by Malte Skarupke
I recently came across this article about 10 papers every programmer should read. Now I don’t necessarily agree with all of that list, but here is the important part: I am about to finish a Master’s degree in computer science, and I have never heard of any of those papers before.
That is a list of papers which are sometimes more than 40 years old. Some of these gave us the assumptions that are normal for us to make about programming these days. I learned programming in the past ten years, and I had to rediscover some of this knowledge myself. I have made mistakes in programming that should never have been made, because people had solved those problems years ago. And I still see people make those same mistakes that I’m now smugly smarter about.
So what is there to do about it?
Well the obvious thing is that every programmer should take a history of programming methods class. Just to understand where the behaviors that we now implicitly do come from. A class like that would just force you to read, say five papers of your choice that are older than ten years old. You have to write five short texts, and present two of your chosen papers in class. That could have been really useful for me.
The biggest problem that I see with that class is, that you only appreciate some wisdom if you have made the mistake yourself that it is the solution to. But still I’d argue that a class like that is useful, because even if you don’t appreciate the knowledge right when you first hear it, it’s useful to have heard it once so that you can remember how things should be done when you run into a problem.
The other thing that you can do is teach people. When you read something on the Internet, find a way to get more people to know about it so that they don’t repeat old mistakes.
So I’m going to shorten that top 10 list to the 3(+1) that I liked most:
1: The paper Lisp: Good News Bad News How to Win Big by Richard P. Gabriel, which you only have to read chapter 2.1 of, which isn’t really about Lisp. It talks about the concept, that coding “the-right-thing” only leads you towards an enormous amount of work. Instead the author argues for a “worse-is-better” approach where you write code that’s slightly worse, but simpler. Who hasn’t made the mistake of designing a system that handles every possible case and has the cleanest possible interface with functions that could never fail? You can probably design a system like that, but you can’t code and maintain it in a reasonable amount of time. In that situation it’s liberating to know that your code shouldn’t be doing “the-right-thing.”
I would very much encourage you to actually read that chapter. Because it talks more about the concept, and even though you don’t want to be doing the-right-thing, in the long term you want to strive to be pretty close to what the-right-thing would have been. Also while rereading this I have found it relevant to game design. When reading it think about Minecraft vs AAA development. Minecraft fits the worse-is-better mentality: When it first became popular it was not complete, but it had all the parts that counted, and it didn’t matter that it was worse than current games in many areas.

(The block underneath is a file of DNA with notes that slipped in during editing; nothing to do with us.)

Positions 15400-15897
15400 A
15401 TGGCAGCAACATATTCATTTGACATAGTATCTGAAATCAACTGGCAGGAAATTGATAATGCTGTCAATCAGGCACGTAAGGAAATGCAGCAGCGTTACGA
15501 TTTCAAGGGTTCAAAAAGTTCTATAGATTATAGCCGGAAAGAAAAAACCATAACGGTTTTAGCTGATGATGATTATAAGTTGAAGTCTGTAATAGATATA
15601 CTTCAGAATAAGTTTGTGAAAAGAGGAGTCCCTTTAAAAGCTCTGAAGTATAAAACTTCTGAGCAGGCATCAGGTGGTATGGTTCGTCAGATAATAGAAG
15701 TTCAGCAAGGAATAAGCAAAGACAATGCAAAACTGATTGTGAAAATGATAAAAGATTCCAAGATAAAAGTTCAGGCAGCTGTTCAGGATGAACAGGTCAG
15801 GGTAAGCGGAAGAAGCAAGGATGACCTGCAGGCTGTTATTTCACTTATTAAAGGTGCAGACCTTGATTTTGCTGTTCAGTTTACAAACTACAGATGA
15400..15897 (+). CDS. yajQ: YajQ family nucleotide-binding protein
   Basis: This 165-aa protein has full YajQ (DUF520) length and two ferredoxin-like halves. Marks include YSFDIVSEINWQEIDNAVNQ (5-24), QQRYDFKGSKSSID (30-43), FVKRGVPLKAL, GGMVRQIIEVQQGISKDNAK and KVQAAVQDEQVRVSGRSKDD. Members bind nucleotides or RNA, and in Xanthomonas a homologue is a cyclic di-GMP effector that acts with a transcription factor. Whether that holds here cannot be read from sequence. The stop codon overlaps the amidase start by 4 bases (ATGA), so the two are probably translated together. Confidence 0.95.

2: The paper Arguments and Results by James Noble. This presents some design patterns about function arguments and return values. None of these are terribly complicated and you can certainly re-discover these by yourself without reading any papers. But: While reading that paper I got ideas for how to improve one of my interfaces that had bothered me for a while. And I had had the same ideas for solving my interface issues that this paper presents, but I hadn’t had the courage to try them by myself because I wasn’t sure whether the result would be clean. It was just reassuring to know that I was doing something proven that has a name.
3: Reflections on Trusting Trust by Ken Thompson. This is just a fascinating piece about how you can not even trust software that you have the source code to and that you have compiled yourself. You could become completely paranoid after reading this paper, but really it’s just about how you’re always forgetting one angle when thinking about computer security.
And since there is one more piece that I wish more people had read, I’m going to extend my list by a fourth link which wasn’t on the original list:
+1: Things You Should Never Do, Part I, by Joel Spolsky. Which is about rewriting code from scratch. Two student game teams in my year rewrote their engine from scratch for their second game project. Which turned out to be a big problem for them. These are people in the Master’s program who already have a Bachelor’s in computer science. None of them had read this piece, and neither had I at the time. I was lucky that I thought that I could write a better engine by rewriting only the bad parts of our previous engine. But I had nothing but a gut feeling to lead me there. It would have been really useful for all of us had we read this piece at some point during our Bachelor’s degree.
I’m currently thinking a lot about holding a presentation at the end of the semester for next year’s Master’s students. And I will tell them about these old pieces of wisdom, and I will tell them to not repeat the mistakes that our year made. So that I can at least get a cycle of learning from old knowledge started in this program.